And we believe that, and we want to grow our businesses. We want to scale up. And we think that maybe having a product that we can create one time and sell to people multiple times is the best way to do that. I'm going to say it is [00:13:00] a way to do that. I'm not going to agree that it's the best. So, I'm trying to be, hashtag #realtalk here.

I have launched products. I have not been this huge, amazing success. There's a lot of factors that go into launching a product. One thing that I've discovered. Is that my service business audience is not appropriate for a product. My service business audience wants me to do it for them. They have a totally different profile than people who want a DIY or do it yourself solution.

And so, when you create a product to launch it, have you spent time building that audience? Of the right people, or are you going to try to launch a product to the current list or audience that you have? Is that going to work? Another thing that I think a lot of people fall into this trap is that it's passive [00:14:00] income, that you create it once and you don't ever have to do anything ever.

Again, it is not passive. It is very much active. You're just doing different activities and. you're focused on lead generation and visibility and getting it out there and just driving leads and optimizing the funnel. And there's a lot of work that goes in behind the scenes that, you're not selling services to a client, but you are still selling something.

So, there's still work. And I think the other thing that people don't think about is that. If you have gotten to a point where you're charging a premium rate for your services if you're at the point where you're topping out the market. And I find that's when a lot of service businesses go integrating a product is, they just can't raise their rates anymore.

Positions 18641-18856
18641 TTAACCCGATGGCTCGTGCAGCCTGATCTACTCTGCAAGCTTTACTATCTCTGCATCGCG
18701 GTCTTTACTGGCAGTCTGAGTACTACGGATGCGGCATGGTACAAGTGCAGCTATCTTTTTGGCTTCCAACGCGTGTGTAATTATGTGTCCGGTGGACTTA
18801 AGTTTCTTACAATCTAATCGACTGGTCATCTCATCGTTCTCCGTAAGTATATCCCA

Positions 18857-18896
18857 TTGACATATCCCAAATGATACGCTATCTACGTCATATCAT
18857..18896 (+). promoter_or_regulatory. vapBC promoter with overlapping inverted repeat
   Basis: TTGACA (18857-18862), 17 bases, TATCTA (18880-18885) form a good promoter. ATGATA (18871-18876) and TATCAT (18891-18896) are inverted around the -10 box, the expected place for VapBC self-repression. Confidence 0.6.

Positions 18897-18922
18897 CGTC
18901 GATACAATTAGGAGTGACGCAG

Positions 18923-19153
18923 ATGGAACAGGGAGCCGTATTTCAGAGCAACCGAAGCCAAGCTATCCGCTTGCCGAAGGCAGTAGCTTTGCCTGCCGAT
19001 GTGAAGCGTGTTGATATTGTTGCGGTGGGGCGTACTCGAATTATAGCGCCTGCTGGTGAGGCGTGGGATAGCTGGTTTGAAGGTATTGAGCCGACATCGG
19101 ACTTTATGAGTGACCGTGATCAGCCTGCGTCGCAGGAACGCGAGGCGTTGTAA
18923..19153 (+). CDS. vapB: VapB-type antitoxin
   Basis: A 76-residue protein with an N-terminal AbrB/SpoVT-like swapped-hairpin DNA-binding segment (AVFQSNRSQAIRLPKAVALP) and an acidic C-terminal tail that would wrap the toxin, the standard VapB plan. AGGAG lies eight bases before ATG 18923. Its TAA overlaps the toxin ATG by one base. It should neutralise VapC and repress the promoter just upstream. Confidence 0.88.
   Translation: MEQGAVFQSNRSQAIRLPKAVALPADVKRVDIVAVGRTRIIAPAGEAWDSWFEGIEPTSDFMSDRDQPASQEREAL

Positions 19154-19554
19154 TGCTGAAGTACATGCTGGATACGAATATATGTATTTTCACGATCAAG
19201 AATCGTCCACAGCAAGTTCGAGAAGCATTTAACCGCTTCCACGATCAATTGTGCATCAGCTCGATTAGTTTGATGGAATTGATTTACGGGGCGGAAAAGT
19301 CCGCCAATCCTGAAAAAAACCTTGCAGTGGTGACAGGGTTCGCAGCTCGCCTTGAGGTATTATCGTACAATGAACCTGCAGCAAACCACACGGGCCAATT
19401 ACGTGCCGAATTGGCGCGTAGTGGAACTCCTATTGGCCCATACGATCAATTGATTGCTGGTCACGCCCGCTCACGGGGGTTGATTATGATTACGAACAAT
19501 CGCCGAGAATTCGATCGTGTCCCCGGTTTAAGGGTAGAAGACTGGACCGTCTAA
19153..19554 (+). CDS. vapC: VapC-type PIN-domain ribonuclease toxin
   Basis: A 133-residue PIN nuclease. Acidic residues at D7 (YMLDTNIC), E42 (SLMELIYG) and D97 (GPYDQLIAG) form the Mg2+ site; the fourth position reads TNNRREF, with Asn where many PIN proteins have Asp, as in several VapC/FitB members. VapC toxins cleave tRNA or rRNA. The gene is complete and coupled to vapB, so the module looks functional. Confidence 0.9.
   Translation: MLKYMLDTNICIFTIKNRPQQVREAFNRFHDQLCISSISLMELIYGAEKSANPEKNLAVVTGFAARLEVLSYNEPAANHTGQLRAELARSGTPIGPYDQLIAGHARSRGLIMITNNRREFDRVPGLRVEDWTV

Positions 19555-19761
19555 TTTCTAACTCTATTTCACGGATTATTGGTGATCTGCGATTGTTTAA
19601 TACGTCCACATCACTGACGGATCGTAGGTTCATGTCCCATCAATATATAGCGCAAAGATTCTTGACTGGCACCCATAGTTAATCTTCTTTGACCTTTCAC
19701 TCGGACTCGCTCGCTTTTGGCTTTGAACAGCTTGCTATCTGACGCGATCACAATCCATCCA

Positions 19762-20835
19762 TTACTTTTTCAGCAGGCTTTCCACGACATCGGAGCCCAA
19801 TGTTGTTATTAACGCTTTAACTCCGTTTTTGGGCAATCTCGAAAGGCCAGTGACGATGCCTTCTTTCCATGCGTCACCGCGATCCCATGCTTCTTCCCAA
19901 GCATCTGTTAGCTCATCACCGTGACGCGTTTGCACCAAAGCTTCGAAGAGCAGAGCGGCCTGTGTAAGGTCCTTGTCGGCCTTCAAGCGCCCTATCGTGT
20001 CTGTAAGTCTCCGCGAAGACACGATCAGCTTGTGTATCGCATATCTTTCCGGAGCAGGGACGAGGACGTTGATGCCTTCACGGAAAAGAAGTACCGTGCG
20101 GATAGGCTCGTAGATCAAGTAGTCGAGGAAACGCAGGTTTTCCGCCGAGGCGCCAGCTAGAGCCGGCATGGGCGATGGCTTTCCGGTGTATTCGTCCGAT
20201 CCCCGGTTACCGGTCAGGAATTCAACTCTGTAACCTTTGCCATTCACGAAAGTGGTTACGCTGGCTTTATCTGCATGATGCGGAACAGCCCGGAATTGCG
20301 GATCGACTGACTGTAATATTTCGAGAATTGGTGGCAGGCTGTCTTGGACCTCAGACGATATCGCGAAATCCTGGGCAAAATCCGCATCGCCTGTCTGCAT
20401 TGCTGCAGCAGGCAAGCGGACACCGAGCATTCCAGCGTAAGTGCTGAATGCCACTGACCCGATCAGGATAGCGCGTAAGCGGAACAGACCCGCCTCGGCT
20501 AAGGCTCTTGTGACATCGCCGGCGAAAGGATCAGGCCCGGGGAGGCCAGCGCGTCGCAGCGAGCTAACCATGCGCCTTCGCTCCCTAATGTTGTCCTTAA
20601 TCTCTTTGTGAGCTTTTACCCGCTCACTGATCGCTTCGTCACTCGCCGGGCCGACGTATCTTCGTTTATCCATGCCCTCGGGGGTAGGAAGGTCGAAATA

So there really is no way for them to make more money. They've topped out on the income. That is still going to be a big breadwinner for you. And [00:15:00] so what I like to do and with my business is I have products and I have things and they, instead of just driving everyone to a product, I love to drive them to the product.

If they're not a fit for my service, I still want clients. I love my clients. First of all, they make the money. They make me money. I love the relationship that I get to have with my clients. It keeps my feet on the ground. I still, I'm continually developing my abilities. So, when you're thinking about creating in a program or a course, or a signature product or whatever, it is really think about what your goals are for your business and what you want it to look like a year, two years, five years down the road.

Do you want to eventually move out of being a service provider? If so, how are you going to do that financially? So that you're not just feast or feminine yourself. So, I've launched a product. I launched my first product and I [00:16:00] focused a hundred percent of my attention on that, but what I wasn't focusing on was getting new clients.

And so, I had a couple really rough months because the product wasn't selling as well as I had hoped or planned for, and I didn't have clients. So, it was like, I don't have any money. So, before we talk about anything about how to create it, which I'm happy to talk about that at length, I just really wanted to set some of those expectations up that this.